Scottish airports report soaring passenger growth

Edinburgh Airport has seen extra passengers on the routes to Halifax in Canada and Budapest. Picture: Ian Georgeson
Edinburgh Airport has seen extra passengers on the routes to Halifax in Canada and Budapest. Picture: Ian Georgeson
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SCOTLAND’S biggest airports have announced soaring growth, with Edinburgh recording its busiest ever month in July.

Passenger numbers at rivals Glasgow increased even faster in what was its best July for seven years.

Edinburgh Airport enjoyed its busiest July ever. Picture: Toby Williams

Edinburgh Airport enjoyed its busiest July ever. Picture: Toby Williams

Aviation experts said the figures reflected the strengthening economy as people flew more and airlines increased flights.

However, they questioned how long it would continue.

Edinburgh’s total was up by 10.3 per cent to 1.2 million on a year ago, with underdog Glasgow climbing even faster, by 13.7 per cent to 956,000.

Aberdeen airport fared less well, with UK passengers down 5.9 per cent but international fliers up by 1.8 per cent. Helicopter traffic was down 14.8 per cent.

A phenomenal achievement but it hasn’t come easily

Edinburgh airport

Edinburgh, which has struggled with chronic security queues, said last month’s figure was “a phenomenal achievement but it hasn’t come easily”.

Among the latest passengers to complain was Derek Ross, who tweeted yesterday: “Edinburgh Airport new security Hall. Shambles. #edinburgh #chaos.”

Airport chief executive Gordon Dewar said: “Our teams have worked hard to help passengers on their journey and we’re continuing to work hard to give our passengers the service they expect.

“It was only two years ago, we broke our first million passenger month and now in our peak we’ve grown by 20 per cent. “This is really pleasing, but it’s clear we’re going to have to invest further for next year as we anticipate more growth.”

The extra passengers included golf fans heading for the Open at St Andrews, Ryanair’s restored Stansted services and more frequent British Airways and Flybe flights to London City.

Glasgow’s increase was its seventh month in a row of growth of more than 10 per cent.

Contributing to the increase was WestJet’s new route to Halifax in Nova Scotia and Wizz Air’s new Budapest service. There was also “strong demand” for Ryanair’s and BA’s London flights.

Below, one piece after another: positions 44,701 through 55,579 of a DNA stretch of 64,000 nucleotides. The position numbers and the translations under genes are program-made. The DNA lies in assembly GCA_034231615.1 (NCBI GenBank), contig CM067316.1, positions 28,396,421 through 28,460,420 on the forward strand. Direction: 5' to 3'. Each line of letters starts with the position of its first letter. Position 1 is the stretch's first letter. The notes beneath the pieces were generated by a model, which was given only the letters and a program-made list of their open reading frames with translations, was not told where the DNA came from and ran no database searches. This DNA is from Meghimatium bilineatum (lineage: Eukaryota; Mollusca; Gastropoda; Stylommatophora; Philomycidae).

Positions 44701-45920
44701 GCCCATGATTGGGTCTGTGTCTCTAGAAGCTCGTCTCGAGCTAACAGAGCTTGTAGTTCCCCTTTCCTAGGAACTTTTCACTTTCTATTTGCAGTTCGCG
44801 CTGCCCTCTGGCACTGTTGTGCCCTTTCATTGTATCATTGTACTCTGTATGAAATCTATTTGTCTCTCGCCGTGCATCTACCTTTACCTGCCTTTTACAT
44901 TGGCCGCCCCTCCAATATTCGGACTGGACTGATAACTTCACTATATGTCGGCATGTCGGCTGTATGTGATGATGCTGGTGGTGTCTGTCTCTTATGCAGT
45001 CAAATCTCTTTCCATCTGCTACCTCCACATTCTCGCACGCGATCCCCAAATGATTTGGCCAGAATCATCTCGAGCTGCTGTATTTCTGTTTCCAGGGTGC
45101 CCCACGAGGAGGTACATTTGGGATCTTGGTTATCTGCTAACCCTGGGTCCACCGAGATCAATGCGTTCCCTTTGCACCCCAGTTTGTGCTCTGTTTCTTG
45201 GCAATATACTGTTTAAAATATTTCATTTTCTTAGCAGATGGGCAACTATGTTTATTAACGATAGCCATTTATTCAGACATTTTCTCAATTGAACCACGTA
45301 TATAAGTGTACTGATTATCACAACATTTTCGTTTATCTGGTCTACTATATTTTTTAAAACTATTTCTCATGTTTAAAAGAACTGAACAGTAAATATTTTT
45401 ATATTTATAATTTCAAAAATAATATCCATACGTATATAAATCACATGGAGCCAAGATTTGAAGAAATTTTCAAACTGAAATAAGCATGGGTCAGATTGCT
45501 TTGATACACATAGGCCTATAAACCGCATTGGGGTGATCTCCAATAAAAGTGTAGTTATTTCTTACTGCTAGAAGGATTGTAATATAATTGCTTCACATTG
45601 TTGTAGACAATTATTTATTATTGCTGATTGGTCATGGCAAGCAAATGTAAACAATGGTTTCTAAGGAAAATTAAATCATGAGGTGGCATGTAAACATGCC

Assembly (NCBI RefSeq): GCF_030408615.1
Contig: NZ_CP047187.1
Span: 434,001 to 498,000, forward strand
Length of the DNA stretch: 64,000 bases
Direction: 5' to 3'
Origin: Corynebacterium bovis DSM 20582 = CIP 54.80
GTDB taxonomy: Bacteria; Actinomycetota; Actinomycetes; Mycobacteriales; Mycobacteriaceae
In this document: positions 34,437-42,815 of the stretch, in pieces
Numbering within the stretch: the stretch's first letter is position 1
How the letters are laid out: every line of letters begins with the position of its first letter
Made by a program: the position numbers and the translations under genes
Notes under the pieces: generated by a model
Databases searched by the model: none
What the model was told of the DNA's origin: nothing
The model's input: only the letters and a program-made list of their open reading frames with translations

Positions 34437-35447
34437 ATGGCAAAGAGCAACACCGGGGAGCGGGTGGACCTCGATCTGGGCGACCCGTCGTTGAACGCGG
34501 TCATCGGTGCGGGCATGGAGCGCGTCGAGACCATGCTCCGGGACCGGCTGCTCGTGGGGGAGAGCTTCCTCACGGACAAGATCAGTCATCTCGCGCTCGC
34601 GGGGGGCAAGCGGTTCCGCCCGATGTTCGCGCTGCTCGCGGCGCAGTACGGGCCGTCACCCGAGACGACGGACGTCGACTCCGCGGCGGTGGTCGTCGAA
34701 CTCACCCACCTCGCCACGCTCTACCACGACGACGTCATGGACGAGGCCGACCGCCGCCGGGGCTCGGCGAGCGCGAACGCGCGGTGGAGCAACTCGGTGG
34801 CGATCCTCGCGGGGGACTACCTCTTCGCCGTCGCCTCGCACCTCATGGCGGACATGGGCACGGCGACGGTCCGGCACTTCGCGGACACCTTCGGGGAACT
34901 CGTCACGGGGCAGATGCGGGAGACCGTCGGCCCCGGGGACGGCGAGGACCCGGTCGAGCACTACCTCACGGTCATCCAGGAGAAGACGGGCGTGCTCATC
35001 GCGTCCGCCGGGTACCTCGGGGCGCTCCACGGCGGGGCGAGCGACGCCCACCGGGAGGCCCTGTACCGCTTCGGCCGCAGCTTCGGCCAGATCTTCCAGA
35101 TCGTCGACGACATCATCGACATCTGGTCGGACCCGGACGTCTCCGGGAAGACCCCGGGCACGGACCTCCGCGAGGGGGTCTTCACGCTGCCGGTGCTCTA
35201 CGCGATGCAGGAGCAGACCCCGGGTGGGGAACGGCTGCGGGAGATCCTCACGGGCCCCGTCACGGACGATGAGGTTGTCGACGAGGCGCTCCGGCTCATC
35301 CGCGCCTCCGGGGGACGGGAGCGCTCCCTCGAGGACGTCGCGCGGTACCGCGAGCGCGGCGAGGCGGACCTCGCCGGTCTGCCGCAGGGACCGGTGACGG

Last week, airport trade body ACI Europe named Glasgow as one of the continent’s fastest growing airports for the first half of this year.

Managing director Amanda McMillan said Glasgow had seen “exceptional growth” in 2015.

She said: “July has been rewarding from a route development perspective, with EasyJet’s new service to Milan, and Balkan Holidays unveiling a new service to Varna in Bulgaria.”

“August is set to be another record month as we welcome visitors from across the globe for major events such as the World Pipe Band Championships and the UDO Worlds X Street Dance Championships – both of which will take place in the city.”

Passengers numbers have grown at Edinburgh by 6.6 per cent over the last year to nearly 10.7 million, with Glasgow putting on 10.5 per cent to 8.3 million.

Gerald Khoo, transport analyst at brokers Liberum, said: “These are impressive growth rates from both airports, the result of competition between the airlines and the airports.

“Growth might slow next year against these tough comparatives, especially if intense competition leads to some attrition of services.

“However, this might be offset by further improvements in long-haul services.”

Aviation analyst Laurie Price said: “Inevitably, the underlying growth will be attributable to the strength of the economy and scale of the recovery.

“Lower fuel prices will also have helped the airlines.

“The key will be to see that the level of growth can be sustained year-round, not just in peak summer.”

Mr Price said more long-haul routes might be established if WestJet’s new route, using a Boeing 737 – the size of plane operated by Ryanair on European flights – was successful.

He said: “Innovative services by WestJet, with novel use of hitherto short-haul aircraft on long-haul operations, may pave the way for similar year-round operations from Scotland in the future, increasing both the network and frequency available.”